Master's Theses



Degree Name

Master of Arts (MA)


The history of the month of May and the celebrations of May Day became interesting to me while I was doing some reading for a course entitled ''Medieval Heritage." I found a vast amount of material which pertained to this subject, yet historians and scholars are still baffled as to the origin of the Maytime festivities. This spring event seems to have been lost in the antiquities of the centuries. I therefore felt that a thesis showing the development of May Day Medieval Literature from early references to the end of the sixteenth century might be interesting and advantageous to others who have wondered about the heritage of an almost forgotten holiday. It seemed logical to begin this thesis with an "Introduction" to some May Day references as they have appeared for years in literature. The first chapter states the assumed history of the origin of May Day; followed by a chapter devoted to "Geoffrey Chaucer's Reflections of May Day Lore"; and Chapter III reviews the English May Day celebrations as they reached their height of popularity during the fifteenth and sixteenth centuries. The poem, "The Lusty Month of May," speaks for itself as it undoubtedly exemplifies the true spirit found in the medieval May observances. I wish to express grateful acknowledgement to the members of my graduate committee: Dr. Roberta C. Stout, for her suggestions in the early planning stages of my thesis; Mr. Marion F. Coulson, for his helpful criticisms on the writing of my thesis; and Mr. Marc T. Campbell, for his kindness in loaning and securing library materials which were needed for this thesis. To Dr. Ralph V. Coder, chairman of my committee, I am especially grateful for his patient, constructive guidance and his faith in my ability to accomplish the task of writing a thesis. I am equally appreciative of my parents and brother and all of the many friends who have all offered their steadfast confidence and encouragement which became a source of inspiration.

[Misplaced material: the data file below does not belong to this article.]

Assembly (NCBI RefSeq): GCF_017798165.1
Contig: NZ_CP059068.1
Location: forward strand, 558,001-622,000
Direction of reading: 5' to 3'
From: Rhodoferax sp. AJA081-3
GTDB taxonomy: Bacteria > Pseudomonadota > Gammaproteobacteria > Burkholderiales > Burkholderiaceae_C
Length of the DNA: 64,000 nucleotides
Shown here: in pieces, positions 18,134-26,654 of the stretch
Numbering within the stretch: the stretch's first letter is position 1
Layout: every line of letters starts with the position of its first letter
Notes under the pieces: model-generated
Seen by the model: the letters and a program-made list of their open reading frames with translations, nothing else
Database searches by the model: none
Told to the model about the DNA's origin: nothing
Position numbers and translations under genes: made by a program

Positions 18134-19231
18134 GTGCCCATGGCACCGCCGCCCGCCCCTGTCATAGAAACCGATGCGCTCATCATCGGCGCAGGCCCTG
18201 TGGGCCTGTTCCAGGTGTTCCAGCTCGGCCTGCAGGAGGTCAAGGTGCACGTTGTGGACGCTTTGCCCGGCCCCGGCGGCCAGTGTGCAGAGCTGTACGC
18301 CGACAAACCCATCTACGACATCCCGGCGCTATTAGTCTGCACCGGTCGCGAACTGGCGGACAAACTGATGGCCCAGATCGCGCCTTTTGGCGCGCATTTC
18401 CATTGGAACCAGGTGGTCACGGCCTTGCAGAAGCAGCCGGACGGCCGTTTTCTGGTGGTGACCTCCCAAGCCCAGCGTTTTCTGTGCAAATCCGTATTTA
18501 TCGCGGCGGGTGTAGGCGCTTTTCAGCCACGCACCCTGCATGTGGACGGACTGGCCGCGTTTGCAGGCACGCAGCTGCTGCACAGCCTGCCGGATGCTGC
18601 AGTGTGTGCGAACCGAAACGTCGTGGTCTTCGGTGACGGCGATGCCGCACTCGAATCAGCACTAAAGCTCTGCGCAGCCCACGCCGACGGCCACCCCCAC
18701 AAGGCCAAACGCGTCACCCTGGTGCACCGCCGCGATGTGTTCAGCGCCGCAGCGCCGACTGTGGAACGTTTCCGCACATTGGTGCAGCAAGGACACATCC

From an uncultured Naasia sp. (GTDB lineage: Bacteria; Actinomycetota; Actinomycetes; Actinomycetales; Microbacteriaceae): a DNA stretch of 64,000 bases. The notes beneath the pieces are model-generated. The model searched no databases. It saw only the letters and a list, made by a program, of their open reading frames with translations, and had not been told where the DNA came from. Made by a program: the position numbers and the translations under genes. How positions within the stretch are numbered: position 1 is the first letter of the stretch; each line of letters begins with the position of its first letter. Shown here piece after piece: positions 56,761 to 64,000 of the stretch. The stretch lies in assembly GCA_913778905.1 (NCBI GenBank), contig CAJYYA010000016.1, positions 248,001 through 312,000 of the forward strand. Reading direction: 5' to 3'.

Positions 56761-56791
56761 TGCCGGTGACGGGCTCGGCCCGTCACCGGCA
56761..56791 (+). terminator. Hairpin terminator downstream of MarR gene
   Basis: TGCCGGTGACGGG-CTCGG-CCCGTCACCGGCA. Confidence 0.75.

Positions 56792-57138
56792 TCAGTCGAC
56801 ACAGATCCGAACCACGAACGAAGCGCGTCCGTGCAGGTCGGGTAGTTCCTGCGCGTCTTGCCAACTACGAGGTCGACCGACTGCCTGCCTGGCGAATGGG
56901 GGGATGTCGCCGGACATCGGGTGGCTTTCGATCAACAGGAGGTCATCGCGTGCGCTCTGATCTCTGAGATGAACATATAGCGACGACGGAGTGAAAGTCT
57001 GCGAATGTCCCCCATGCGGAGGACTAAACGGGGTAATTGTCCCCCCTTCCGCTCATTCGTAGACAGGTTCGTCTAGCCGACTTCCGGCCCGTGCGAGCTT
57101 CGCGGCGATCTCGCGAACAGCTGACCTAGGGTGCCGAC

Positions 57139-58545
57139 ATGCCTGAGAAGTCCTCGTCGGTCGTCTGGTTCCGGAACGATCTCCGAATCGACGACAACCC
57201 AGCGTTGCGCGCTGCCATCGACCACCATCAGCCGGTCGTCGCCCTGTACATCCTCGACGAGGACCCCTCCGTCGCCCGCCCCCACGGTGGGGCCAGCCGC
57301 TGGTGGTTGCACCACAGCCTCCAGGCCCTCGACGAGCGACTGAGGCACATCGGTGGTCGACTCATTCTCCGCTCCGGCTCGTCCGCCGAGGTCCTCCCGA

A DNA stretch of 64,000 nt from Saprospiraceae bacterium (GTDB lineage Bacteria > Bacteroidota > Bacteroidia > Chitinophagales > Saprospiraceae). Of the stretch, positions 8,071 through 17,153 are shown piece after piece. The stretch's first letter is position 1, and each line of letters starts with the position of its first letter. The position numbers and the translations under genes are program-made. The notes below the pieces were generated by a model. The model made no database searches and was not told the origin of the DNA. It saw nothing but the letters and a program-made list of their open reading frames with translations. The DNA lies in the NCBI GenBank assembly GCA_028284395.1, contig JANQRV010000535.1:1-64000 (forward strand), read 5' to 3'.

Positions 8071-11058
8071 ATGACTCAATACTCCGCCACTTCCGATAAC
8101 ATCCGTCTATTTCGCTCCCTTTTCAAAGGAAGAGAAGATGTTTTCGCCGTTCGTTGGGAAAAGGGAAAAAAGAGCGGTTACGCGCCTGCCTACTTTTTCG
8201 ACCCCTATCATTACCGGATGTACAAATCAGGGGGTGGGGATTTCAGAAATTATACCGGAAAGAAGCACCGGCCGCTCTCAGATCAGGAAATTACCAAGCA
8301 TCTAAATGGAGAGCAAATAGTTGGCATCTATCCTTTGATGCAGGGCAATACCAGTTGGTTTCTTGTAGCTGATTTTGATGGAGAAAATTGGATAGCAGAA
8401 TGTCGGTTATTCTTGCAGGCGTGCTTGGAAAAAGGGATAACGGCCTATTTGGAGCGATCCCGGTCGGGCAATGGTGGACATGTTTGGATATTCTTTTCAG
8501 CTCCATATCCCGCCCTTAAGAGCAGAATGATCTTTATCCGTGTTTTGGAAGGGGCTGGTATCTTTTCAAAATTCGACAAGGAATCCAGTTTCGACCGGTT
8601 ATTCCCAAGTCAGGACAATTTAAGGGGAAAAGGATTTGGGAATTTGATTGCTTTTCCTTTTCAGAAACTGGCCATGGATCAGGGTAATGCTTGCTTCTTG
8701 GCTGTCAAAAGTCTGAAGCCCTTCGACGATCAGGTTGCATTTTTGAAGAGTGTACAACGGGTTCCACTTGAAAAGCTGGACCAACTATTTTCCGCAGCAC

Ralph Coder

Date of Award

Summer 1966

Document Type

Thesis - campus only access


© 1966 Virginia Kay Hogsett


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